Trader Joe’s sued Hallatt (d/b/a Pirate Joe’s) for trademark infringement in the Western District of Washington, invoking the court’s federal question and supplemental jurisdiction. Trader Joe’s alleged that: (1) Hallatt misled consumers into falsely believing Pirate Joe’s was authorized or approved by Trader Joe’s; (2) utilized a confusingly similar “South Pacific” trade dress for his Pirate Joe’s store; (3) displayed Trader Joe’s trademarks in connection with the sale of products at Pirate Joe’s; and (4) resold Trader Joe’s products without authorization and without adherence to Trader Joe’s’ strict quality control practices. Trader Joe’s claimed Hallatt’s behavior diluted its trademarks, confused consumers, and damaged Trader Joe’s reputation by associating it with high price, lower quality products. Trader Joe’s sought damages and to permanently enjoin Hallatt from reselling its goods or using its trademarks in Canada.

Lord of the Rings: The Olympic Committee’s Trademark Protection

Every year countless stories arise of individuals, churches, and small businesses, receiving cease and desist letters from the NFL or NCAA for unauthorized use and reference to their respective SUPER BOWL, MARCH MADNESS, and other trademarks. The success of these enforcement letters comes from a mixture of the organizations’ trademark rights under the Lanham Act and the fear that these financially well-endowed organizations could sue. The International Olympic Committee (“IOC”), and its national governing bodies, like the USOC (collectively the “Olympic Committee”), also aggressively enforce their rights in their Olympic trademarks, slogans, and symbols (the “Olympic properties”). The Olympic Committee not only employs the traditional methods of other sport organizations, but has several additional weapons that provide a true monopoly on the Olympic properties; thus, significantly increase its success.

Amid Cultural Debate on Political Correctness, Trademarks with Racial Overtones Look Set for Supreme Court

Two cases making their way through the Federal courts may force the Supreme Court to consider the issue of what sorts of trademarks should be considered “disparaging,” and whether the government may lawfully prevent the registration of such trademarks… The Redskins appealed to the Fourth Circuit in August 2015 and the parties’ and amici briefs have been rolling ever since. As of April 25, 2016, the Redskins have petitioned the United States Supreme Court to review their case, skipping over the Fourth Circuit Court of Appeal.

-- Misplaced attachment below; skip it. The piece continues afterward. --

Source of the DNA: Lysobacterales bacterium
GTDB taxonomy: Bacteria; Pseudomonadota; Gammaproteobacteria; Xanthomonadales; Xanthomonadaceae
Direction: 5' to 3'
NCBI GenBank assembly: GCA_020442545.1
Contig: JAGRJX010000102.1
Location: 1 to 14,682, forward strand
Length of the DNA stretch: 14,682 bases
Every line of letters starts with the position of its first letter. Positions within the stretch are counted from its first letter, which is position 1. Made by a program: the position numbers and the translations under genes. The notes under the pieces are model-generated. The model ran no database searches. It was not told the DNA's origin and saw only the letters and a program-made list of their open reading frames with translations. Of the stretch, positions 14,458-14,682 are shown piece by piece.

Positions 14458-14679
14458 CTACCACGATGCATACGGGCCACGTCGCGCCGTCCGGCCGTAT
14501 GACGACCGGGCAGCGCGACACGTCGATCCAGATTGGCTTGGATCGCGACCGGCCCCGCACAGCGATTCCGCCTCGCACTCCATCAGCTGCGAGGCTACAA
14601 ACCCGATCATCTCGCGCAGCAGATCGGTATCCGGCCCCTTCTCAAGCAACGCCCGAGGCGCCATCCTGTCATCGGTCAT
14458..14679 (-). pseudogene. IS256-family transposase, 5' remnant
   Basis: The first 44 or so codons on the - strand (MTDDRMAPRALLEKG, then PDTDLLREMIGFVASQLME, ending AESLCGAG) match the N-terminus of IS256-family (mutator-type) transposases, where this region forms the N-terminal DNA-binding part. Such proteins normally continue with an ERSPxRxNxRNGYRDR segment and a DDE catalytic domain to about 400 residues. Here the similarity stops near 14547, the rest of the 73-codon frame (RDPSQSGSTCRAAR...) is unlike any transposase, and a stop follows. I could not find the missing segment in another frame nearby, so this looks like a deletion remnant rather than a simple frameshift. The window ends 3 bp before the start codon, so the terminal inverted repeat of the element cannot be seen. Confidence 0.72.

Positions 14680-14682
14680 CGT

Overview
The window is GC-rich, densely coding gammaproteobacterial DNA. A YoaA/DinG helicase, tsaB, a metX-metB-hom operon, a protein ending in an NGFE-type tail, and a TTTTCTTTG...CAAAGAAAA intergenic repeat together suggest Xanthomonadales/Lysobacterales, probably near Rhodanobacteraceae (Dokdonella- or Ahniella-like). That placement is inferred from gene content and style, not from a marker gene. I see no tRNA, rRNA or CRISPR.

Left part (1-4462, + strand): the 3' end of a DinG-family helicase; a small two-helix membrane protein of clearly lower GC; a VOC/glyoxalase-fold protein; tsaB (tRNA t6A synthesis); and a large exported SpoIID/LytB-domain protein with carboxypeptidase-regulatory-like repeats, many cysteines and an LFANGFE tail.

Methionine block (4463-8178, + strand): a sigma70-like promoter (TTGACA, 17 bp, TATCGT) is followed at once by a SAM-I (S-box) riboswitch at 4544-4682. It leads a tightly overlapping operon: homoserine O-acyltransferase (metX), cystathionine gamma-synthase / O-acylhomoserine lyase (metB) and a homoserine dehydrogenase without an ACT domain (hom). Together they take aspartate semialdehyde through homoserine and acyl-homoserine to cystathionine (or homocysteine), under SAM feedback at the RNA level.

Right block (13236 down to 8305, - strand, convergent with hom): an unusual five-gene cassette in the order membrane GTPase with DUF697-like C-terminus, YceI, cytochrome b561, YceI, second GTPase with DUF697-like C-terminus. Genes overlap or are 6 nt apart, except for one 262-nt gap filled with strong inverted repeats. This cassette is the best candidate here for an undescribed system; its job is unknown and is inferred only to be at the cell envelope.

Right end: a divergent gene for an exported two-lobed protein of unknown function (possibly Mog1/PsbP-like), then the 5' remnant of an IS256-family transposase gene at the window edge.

Statute Barring Registration of Disparaging Trademarks Upended

Tam appealed to the Trademark Trial and Appeal Board (the “Board”), but the Board affirmed the Trademark Examiner’s refusal to register the mark. The Board found that although THE SLANTS has several meanings, the record demonstrated that it was “abundantly clear” that the likely meaning of the mark referred to people of Asian descent. Mr. Tam again appealed, this time to the Federal Circuit, arguing that § 2(a) is unconstitutional. The first time around, the Federal Circuit agreed with the Examiner and the Board. In a rare procedure, the Federal Circuit sua sponte ordered a rehearing en banc to review the constitutionality of § 2(a). Upon rehearing en banc, the Federal Circuit overturned McGinley in its 9-3 decision.

Unconstitutional – CAFC Rules PTO Cannot Deny Registration for Disparaging Trademarks

Yesterday the Federal Circuit in an en banc decision held that the portion of Section 2(a) of the Trademark Act, which bars federal registration for trademarks that are disparaging, is unconstitutional under the First Amendment. The government advanced three principal arguments for why §2(a) did not violate the First Amendment: (1) because §2(a) does not “prohibit” or suppress speech at all; (2) because trademark registration is government speech; and (3) because §2(a) merely withholds a government subsidy. The Court rejected all three of the government’s arguments, and in doing so issued holdings on three separate issues that have divided other tribunals.

Only ‘Expenses’ Not ‘Attorney Fees’ Should Be Awarded Under Section 21(b) of the Lanham Act

Section 1071(b)(3) does not expressly or implicitly permit the award of “attorney fees” to the PTO. Specifically, Section 1071(b)(3) states simply that all the expenses of the proceeding shall be paid by the party bringing the case, whether the final decision is in favor of such party or not. By its express terms, the statute merely allows for the award of “expenses,” and not “attorney fees.”

Free Speech or Scandal? The Slants Case and the Future of Disparaging Trademarks

Last week the Federal Circuit scheduled oral argument en banc in THE SLANTS trademark case for the morning of October 2, 2015, taking up the question of whether §2(a) of the Lanham Act (15 U.S.C. § 1052(a)) can withstand First Amendment scrutiny. Writing separately after the panel decision, Judge Moore offered 24 pages of “additional views” on the matter, encouraging the Federal Circuit to “revisit McGinley’s holding on the constitutionality of §2(a),” noting that “the protection accorded to commercial speech has evolved significantly since the McGinley decision.”